Deltasonic have been the hosts of some scouse music royalty in the past; The Coral and The Zutons were once part of the stable, while the label was set up by Shack legend Alan Wills. Initially taken under his wing, the late, great Wills would be gratified to see what The Vryll Society have concocted for our delectation.
This has been coming for a long time. Going against the grain, no doubt down to principles of the label, the band have been operating for four years but no album has been rush released. Instead, they’ve been given the opportunity to harness and develop their sound, the resulting album a diverse set of songs that warrants both the time spent and multiple listens.
Their early offerings, none of which make the cut here, were early-Verve mid-paced psyche rock. All that was missing was the incense – to hear a full album in this style would have been enough of a treat – but they haven’t rested on their laurels, and Course Of The Satellite throws other sonic spices into the pot such as trip-hop, straight forward pop and even some funk.
The title-track sets the album’s stall out, it being a burst of sunshine with pin-tight guitars and feather-light, layered vocals, a perfect late accompaniment to the heatwave the UK has been we enjoying/enduring since late June. The music is held together intricately and yet each member is given ample opportunity to shine; A Perfect Rhythm is unsurprisingly powered by the same section, all looping bass and shuffling drums, while Andrei Rublev is pure guitar heaven. Hypnotic throughout the verses and sky-scraping in the solo, the guitar dominates the song – even the instrument itself is seemingly never quite sure where it’s going to go.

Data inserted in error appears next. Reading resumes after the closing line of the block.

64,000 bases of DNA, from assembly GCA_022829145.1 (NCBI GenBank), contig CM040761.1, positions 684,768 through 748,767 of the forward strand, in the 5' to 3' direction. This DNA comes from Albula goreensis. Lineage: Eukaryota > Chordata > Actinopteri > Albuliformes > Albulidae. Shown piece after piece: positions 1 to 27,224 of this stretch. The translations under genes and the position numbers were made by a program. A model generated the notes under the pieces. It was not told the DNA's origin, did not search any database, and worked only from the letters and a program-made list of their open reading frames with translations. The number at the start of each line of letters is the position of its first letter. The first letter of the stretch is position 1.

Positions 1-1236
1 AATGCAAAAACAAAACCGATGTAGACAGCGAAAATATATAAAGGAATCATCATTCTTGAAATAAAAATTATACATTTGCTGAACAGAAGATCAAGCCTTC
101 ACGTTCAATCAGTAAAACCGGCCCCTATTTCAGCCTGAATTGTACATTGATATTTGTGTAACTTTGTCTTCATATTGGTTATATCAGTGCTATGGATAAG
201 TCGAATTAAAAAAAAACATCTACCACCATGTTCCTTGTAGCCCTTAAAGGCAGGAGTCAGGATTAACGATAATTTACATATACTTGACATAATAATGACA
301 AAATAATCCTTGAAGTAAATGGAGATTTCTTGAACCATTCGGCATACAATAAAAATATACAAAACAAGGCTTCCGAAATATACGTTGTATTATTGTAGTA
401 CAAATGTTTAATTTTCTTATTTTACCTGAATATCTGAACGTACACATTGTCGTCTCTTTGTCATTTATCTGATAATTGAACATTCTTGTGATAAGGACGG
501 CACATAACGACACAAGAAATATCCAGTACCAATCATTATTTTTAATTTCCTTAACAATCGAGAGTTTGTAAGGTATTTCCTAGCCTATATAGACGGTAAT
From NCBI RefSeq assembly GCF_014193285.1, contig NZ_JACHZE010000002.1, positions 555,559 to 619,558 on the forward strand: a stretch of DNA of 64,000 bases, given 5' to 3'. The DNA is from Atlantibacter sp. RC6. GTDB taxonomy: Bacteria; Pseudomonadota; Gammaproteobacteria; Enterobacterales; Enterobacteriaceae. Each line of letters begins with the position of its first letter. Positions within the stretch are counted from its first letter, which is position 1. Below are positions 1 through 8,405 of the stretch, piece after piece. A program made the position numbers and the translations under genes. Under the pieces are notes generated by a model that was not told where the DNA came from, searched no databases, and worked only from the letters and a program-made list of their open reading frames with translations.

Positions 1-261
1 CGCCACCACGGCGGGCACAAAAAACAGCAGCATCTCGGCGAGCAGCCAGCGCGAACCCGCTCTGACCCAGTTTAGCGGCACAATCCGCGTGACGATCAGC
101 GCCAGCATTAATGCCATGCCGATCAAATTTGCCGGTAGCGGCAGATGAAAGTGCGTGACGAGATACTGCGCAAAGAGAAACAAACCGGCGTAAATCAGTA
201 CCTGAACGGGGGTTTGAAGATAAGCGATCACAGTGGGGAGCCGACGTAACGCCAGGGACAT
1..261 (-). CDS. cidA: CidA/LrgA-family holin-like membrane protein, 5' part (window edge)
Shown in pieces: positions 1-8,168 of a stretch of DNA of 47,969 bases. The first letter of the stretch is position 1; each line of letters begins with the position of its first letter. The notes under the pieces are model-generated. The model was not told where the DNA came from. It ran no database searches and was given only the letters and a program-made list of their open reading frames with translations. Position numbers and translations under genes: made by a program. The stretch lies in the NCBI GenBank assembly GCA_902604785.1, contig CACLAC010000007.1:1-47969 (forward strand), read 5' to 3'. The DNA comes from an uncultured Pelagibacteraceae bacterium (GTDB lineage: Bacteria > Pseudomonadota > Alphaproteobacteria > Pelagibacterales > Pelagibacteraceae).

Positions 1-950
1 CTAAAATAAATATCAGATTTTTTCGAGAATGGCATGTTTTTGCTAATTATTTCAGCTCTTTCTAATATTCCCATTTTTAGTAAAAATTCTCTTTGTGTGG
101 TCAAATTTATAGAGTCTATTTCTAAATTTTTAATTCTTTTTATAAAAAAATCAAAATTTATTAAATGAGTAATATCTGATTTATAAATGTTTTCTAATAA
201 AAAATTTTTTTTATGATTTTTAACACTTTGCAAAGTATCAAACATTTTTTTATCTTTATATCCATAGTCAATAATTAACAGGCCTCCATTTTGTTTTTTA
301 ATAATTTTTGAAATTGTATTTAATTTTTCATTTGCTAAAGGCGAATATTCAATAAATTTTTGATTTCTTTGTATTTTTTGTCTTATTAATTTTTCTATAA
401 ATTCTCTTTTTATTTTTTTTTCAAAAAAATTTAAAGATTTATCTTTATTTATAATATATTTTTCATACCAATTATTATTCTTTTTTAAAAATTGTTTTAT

Glows And Spheres is the outright pop mentioned above. With a gorgeous chorus and vocals to match, it could come from Blossoms’ songbook. Tears We Cry follows suit and is perhaps a little too on the nose compared to the cryptic and mystic company it keeps. Next to When The Air Is Hot, which is gone before it arrives and doesn’t leave much of an impression, it makes for an unremarkable middle section.
Order is restored when latest single Light At The End Of The World kicks in. Distorted vocals on the verses really make the chorus stand out, and the repeated refrain, ‘I think you’re gonna like it here’ is hard to argue with. Another recent single, Shadow Of A Wave, is a nod to their recent past, propelled by that water-tight rhythm section, the guitar veering into 60s garage-rock territory. One imagines it’s great fun live, giving the band ample opportunity to wig out. Elsewhere, Soft Glue is almost dub-like, so high up is the bass in the mix.
And then comes the funk: Inner Life belongs in a 70s disco with filthy bass and a Nile Rodgers-esque lead guitar. If it wasn’t for Michael Ellis’ oh-so-English singing style it could easily slot into the Shaft soundtrack. You feel like you need a bath as it concludes, but you’d also love to wrap yourself in it for much longer.
Good things come to those who wait then, and Course Of A Satellite is a true testament to that.